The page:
Skip to content

Lawyer facing discipline for internal e-mails

|Written By Neil Etienne

A lawyer who has raised eyebrows with some choice words directed at the Law Society of Upper Canada’s disciplinary tribunal in the past is now defending against allegations of unprofessional misconduct and abusive behaviour for a series of e-mails exchanged with two other lawyers.

The LSUC alleges that after taking on a client in a civil matter from former representatives Sue Kim Chen and Bois Wilson, Toronto lawyer Paul Robson exchanged a series of e-mails with them on dates between October and November 2013 that were abusive, offensive, or otherwise inconsistent with the proper tone of professional communication from a lawyer.

In his defence, Robson’s counsel Richard Watson argues a number of points, including that the e-mails were private correspondence between lawyers, never intended to be made public.

He argued that while some e-mails from Robson stated things such as “unlike some lawyers involved with this file, I act pursuant to client instructions” and “I have found Ms. Chen to be utterly vulgar in my dealings with her” or “I will not entertain further email correspondence from you,” at no point did they reach a level of abusive or offensive language and do not broach incivility.

He said the e-mails amount to a private heated e-mail conversation over disbursements and that Robson was only responding to heated e-mails in kind.

“You have to be very careful with that inner ear and with what tone you read the e-mails,” Watson told the tribunal.

In making his opening arguments to the tribunal panel — chaired by Raj Anand and rounded out by Suzanne Clement and Joanne St. Lewis — Watson said the tribunal will be tasked with better defining the specifics of what constitutes “offensive and abusive” behaviour as it pertains to e-mails.

It’s a form of communication that he says “leads to more misunderstandings than any other form of communication.”

Watson argued that the e-mails were exchanged over a short period of time, on a weekend, and during non-work hours when both sides of the matter were feeling tense over a dispute on disbursements. Chen had been counsel for clients (protected under a publication ban) in a civil matter and dissolved the professional relationship. Robson was then retained by the clients and he sought to receive the case file from Chen. Chen requested he pay her disbursements of approximately $42,000 first and she would then provide the full file, and this led to the argument between counsel through e-mail, Watson described. He added the e-mails contained no direct attacks of the fellow counsel, and nothing sexist or racist. They also did not include any cursing, all of which would potentially broach on incivility.

“The most problematic part of e-mails is expression of things like sarcasm,” Watson argued on Robson’s behalf, saying the reader of an e-mail injects the tone and what one person might read as humorous or lighthearted might be seen as offensive or an attack by another. “The words . . . come nowhere near abusive or offensive.”

For its part, LSUC counsel Elaine Strosberg argued that it is a straightforward case, relying on the affidavit evidence of the e-mails that she argued did rise to the level of abusive and offensive. She said even though the e-mail exchange was a conversation between counsel, Robson held no “lesser duty” to be civil to his peers.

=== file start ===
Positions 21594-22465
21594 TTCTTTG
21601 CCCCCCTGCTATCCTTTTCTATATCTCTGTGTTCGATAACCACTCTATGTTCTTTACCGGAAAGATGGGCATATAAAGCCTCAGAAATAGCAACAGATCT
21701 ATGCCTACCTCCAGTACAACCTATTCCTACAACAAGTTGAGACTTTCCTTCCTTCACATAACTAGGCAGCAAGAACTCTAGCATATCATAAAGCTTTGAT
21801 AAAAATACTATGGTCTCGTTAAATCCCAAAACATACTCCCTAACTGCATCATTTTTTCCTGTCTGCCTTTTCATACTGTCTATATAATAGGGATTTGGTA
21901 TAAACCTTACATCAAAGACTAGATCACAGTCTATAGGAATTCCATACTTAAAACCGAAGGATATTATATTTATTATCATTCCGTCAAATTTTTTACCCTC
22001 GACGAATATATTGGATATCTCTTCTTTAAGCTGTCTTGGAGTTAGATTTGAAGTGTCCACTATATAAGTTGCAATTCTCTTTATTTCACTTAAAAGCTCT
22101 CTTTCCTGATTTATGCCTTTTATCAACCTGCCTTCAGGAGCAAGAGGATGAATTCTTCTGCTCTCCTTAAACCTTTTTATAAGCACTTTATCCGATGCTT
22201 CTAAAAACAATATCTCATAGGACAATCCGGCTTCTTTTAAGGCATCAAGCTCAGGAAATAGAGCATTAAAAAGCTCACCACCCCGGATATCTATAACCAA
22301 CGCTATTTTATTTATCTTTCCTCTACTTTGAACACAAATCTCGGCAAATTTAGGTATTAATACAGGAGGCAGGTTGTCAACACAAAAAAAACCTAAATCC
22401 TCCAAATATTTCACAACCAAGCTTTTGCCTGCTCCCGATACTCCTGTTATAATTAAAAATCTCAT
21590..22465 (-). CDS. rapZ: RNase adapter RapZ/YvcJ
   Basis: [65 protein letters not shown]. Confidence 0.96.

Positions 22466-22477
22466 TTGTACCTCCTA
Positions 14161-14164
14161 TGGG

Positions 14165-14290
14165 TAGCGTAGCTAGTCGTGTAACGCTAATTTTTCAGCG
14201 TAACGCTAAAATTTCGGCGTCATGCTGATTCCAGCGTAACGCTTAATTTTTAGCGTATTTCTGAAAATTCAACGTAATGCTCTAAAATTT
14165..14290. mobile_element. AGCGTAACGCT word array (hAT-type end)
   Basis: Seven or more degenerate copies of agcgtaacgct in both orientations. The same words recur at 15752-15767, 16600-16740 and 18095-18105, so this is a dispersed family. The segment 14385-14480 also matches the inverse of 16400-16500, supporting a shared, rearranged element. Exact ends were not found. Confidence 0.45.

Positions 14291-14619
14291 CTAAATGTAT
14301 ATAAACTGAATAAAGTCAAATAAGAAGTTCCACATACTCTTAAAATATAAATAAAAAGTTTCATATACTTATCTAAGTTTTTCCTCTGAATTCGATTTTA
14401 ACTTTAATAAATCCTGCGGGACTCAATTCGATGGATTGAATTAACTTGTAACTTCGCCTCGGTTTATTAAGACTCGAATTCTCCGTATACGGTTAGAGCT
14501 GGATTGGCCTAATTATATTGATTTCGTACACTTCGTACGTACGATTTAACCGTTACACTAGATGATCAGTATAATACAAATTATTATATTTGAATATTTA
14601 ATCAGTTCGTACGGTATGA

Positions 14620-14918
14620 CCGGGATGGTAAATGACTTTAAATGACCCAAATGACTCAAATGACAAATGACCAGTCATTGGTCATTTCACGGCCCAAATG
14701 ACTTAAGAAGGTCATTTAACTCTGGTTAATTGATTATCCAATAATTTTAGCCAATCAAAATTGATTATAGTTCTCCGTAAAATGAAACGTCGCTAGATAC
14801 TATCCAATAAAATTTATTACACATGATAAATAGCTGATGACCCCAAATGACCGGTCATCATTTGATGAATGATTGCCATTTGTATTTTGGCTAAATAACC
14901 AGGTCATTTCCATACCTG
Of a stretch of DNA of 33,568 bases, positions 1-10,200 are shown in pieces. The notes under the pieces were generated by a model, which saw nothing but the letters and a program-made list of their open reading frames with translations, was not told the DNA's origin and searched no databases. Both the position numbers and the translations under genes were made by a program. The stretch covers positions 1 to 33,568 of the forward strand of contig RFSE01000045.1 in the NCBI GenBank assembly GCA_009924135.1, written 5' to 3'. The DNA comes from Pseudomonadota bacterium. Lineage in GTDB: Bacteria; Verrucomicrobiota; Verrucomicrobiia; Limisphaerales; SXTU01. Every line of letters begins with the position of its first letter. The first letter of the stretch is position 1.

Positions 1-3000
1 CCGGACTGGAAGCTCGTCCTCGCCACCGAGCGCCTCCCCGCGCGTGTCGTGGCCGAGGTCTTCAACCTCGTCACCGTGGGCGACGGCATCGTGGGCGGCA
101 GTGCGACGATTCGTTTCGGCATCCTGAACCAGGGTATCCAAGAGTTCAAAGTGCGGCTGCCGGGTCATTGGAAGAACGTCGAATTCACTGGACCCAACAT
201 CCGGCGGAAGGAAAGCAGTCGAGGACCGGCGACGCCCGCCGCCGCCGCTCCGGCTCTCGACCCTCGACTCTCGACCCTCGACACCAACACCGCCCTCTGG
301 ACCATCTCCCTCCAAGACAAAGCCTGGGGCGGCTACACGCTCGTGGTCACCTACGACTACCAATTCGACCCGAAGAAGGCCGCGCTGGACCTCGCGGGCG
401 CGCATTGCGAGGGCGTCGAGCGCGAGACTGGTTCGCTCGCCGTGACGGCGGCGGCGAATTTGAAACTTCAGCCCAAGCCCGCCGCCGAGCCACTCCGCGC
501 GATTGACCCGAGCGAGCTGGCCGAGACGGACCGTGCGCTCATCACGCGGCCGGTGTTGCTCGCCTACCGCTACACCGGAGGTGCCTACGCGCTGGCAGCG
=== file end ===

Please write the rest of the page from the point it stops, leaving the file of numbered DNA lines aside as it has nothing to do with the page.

“It may not be the worst examples of incivility,” Strosberg said, adding, however, that it was a disrespectful and abusive exchange that required some form of reprimand from the LSUC.

Following the first two days of the hearing, Watson told Law Times he sees it as an important case in better determining what constitutes unprofessional communications and incivility outside of a courtroom, especially as it relates to the newer technology of e-mails.

“Right now it is still very wide open,” Watson says. “The LSUC and other professional commentaries are full of general banalities and bromides, but they all lack the real detail that would give lawyers practical guidance.”

The LSUC tribunal hosted two days of conduct hearings Jan. 21 and 22 and have scheduled three more days in late May and early June to deal with the matter.

In June of 2015, Robson won an appeal of a ruling revoking his licence to practise for conduct unbecoming during a separate civil matter. He failed in a bid for $750,000 in costs for his appeal and wrote a letter to the tribunal’s appeal division after the ruling was released. In that letter, Robson wrote: “You as an SRO currently operate as a turd” and later “A stinking giant hypocritically confliected [sic] turd at the intersection of Queen and Uniisity [sic].”

He was not further disciplined for that letter but provided similar commentary to the Law Times following the first days of his hearing.

“The Law Society is doing its very best to shut me down for improper and completely groundless reasons other than ‘we are the Law Society of Upper Canada and we are above the Law,’” he said. “They are saying that they need to protect the public from me while they are public plague, a raging cancer.

“They thrive at the intersection of Vile and Vomit and no one seems to be paying attention lest they have been abused by them,” Robson said.

cover image

DIGITAL EDITION

Subscribers get early and easy access to Law Times.

Law Times Poll


Law Times reports that the Correctional Service Canada has been found to be negligent in the severe beating of an inmate. Do you think inmate safety at jails and prisons needs significant improvement?
RESULTS ❯